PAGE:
The hippocampus is particularly susceptible to perinatal HII (Nya

The hippocampus is particularly susceptible to perinatal HII (Nyakas, Buwalda, & Luiten, 1996). Many previous animal and human studies have demonstrated atrophy of the hippocampus and memory impairments following HII (Isaacs et al., 2003; Maneru et al., 2003; Mikati et al., 2005; Quamme, Yonelinas, Widaman, Kroll, & Sauve, 2004; Yonelinas et al., 2002). One particular study by Vargha-Khadem and colleagues reported decreased hippocampal volumes of 39–57% below normal on volumetric MRI analysis of adolescents who experienced HII either during infancy or early childhood. Furthermore, although these children

all had IQs within the normal range, they exhibited impairments in both their episodic memory and their delayed verbal and visual memory (Vargha-Khadem et al., 1997).

Adults who experienced HII very early in life showed impairment on the VPC task in comparison with controls (Munoz, Chadwick, Perez-Hernandez, Vargha-Khadem, & Mishkin, 2011). The memory impairments in persons who experienced HII early in life have previously not been noted to occur until school age, at the earliest. One explanation for this could be that the hippocampus does not reach maturity until 5–7 years of age, so it is not until this point that the memory impairments become evident (Bachevalier & Vargha-Khadem, 2005). Conversely, memory impairments in children who have experienced perinatal HII may be present from PARP inhibitor the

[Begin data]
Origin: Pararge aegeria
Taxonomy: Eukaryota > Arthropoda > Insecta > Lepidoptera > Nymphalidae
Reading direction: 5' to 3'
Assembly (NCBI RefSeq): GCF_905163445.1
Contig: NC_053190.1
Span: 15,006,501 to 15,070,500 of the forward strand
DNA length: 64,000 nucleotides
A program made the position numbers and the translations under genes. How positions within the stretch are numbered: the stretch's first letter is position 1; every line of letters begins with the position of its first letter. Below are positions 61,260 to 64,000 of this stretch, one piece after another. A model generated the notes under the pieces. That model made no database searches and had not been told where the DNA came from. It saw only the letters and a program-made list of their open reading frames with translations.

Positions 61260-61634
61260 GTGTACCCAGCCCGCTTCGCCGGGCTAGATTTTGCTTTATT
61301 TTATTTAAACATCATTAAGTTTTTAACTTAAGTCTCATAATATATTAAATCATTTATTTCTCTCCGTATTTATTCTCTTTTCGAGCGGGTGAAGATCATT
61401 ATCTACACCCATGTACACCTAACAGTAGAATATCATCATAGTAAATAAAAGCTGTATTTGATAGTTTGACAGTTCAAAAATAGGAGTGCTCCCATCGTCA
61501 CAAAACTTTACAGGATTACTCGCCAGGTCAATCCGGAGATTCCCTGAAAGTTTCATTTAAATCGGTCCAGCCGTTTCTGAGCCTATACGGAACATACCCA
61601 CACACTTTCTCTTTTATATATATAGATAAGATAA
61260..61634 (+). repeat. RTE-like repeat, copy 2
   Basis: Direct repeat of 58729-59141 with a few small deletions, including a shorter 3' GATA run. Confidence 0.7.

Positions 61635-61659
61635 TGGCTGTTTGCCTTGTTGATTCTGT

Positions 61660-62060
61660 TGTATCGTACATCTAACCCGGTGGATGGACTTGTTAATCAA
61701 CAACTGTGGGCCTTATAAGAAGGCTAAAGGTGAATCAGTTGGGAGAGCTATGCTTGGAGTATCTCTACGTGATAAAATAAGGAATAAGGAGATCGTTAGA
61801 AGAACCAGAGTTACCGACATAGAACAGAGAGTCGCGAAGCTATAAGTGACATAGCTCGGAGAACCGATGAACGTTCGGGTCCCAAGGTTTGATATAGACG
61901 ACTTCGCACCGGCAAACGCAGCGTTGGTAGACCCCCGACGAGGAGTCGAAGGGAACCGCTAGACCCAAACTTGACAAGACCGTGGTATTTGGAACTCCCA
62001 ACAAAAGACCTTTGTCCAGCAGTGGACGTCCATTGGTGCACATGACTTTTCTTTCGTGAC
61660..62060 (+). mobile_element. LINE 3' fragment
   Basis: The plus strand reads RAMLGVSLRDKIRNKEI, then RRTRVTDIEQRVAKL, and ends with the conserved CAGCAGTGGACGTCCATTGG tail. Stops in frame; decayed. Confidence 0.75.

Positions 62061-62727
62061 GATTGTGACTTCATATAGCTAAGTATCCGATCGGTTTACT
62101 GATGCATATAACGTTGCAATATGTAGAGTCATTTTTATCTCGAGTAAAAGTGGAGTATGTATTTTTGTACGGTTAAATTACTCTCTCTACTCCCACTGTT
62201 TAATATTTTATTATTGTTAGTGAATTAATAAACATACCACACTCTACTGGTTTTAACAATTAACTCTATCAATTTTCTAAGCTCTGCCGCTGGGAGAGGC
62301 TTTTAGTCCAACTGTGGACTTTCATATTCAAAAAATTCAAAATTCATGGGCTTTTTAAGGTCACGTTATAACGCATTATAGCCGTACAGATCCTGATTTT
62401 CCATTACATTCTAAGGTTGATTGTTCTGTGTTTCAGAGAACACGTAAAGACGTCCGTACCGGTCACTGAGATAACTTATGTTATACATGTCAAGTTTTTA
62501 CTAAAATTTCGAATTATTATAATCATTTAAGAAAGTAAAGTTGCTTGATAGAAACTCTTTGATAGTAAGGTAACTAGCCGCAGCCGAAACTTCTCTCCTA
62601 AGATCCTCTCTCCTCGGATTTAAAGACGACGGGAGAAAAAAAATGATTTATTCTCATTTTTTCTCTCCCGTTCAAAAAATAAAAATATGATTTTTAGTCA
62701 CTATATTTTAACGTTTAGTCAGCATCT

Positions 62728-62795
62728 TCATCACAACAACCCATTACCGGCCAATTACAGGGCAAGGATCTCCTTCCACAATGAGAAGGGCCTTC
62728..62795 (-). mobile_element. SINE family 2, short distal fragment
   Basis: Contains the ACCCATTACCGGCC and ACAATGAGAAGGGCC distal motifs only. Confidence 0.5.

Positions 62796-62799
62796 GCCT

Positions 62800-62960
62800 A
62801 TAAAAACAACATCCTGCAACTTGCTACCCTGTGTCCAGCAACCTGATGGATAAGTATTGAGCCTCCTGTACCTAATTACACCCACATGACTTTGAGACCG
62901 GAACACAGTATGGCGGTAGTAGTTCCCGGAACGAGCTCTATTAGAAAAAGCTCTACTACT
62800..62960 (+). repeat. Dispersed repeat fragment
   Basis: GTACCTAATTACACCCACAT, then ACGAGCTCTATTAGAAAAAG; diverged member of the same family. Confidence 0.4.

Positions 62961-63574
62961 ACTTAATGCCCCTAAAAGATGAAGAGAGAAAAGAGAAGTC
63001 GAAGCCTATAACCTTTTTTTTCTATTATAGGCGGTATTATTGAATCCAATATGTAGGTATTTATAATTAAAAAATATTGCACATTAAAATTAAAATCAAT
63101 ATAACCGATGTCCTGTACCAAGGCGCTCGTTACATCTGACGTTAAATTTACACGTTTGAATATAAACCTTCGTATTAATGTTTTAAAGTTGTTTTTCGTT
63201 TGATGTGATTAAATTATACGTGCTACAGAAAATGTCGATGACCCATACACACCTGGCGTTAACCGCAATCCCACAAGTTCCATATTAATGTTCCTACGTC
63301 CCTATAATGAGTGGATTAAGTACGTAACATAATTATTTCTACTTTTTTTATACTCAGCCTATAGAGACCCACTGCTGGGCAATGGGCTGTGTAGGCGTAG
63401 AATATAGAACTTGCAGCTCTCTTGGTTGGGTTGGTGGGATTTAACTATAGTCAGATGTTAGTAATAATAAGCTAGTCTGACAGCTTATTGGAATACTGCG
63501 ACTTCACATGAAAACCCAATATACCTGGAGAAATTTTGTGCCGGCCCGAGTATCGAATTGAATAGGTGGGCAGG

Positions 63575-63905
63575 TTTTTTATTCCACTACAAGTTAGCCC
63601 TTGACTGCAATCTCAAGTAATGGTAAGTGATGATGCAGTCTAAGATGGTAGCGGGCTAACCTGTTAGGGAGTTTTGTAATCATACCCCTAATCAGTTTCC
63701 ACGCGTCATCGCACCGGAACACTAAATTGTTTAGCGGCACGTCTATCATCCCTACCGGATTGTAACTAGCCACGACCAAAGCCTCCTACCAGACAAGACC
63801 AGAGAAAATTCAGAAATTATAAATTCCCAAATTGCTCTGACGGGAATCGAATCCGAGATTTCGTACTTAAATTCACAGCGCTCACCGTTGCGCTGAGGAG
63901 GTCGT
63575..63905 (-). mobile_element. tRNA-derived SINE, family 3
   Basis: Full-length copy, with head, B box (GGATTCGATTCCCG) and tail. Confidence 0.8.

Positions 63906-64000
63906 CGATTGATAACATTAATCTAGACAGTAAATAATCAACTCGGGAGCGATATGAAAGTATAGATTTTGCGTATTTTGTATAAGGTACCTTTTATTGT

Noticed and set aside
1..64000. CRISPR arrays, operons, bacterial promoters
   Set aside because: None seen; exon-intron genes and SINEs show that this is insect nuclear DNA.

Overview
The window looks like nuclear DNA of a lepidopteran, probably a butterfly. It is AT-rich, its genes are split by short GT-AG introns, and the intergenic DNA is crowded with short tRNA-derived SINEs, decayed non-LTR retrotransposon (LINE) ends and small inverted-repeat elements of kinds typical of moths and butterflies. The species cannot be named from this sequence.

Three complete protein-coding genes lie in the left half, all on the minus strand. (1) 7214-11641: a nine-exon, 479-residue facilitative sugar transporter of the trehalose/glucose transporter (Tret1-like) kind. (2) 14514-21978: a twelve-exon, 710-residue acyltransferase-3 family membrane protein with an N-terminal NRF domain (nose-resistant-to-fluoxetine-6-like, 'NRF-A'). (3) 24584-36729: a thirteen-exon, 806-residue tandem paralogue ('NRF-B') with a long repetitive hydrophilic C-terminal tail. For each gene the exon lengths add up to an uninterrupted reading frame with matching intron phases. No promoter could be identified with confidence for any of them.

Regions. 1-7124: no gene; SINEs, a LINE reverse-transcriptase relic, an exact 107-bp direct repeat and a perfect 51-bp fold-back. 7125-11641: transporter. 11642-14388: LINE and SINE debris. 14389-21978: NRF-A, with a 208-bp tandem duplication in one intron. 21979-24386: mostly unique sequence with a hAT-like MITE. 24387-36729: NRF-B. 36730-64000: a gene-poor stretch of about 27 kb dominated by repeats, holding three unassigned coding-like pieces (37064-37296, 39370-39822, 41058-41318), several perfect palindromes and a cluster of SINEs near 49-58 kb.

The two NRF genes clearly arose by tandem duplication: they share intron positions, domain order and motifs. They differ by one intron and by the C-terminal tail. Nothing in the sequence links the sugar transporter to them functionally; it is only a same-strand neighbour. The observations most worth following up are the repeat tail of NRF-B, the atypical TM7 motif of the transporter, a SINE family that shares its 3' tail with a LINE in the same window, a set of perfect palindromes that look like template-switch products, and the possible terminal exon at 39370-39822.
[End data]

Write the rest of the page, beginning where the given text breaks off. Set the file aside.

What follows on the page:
time of the injury, but may go unnoticed until they enter school because relatively few demands are placed on memory during infancy or early childhood. No prior studies have tested infants with a history of perinatal HII for memory impairments while they are 5-Fluoracil chemical structure still in infancy. This study examined visual behavioral and electrophysiological measures of memory independently as well as in relation to one another in both typically developing infants and a small group of infants with a history of perinatal HII at 12 months of age. Our aims were to both better elucidate the relationship between behavioral and electrophysiological measures of memory in typically developing 12-month-old infants as well as to explore any potential differences between typically developing infants and those with a history of HII. The final sample consisted of 34 12-month-old infants: 25 control infants (CON; mean age = 381 days, SD = 15 days; 14 female infants) and nine infants who experienced a hypoxic-ischemic injury in the perinatal period (HII; mean age = 383 days, SD = 15; three female infants). Inclusion criteria for all infants were birth at greater than or equal to 35-week gestational age and weight less than 10 pounds. HII infants were recruited from the neonatal neurology clinic at Boston Children’s Hospital.

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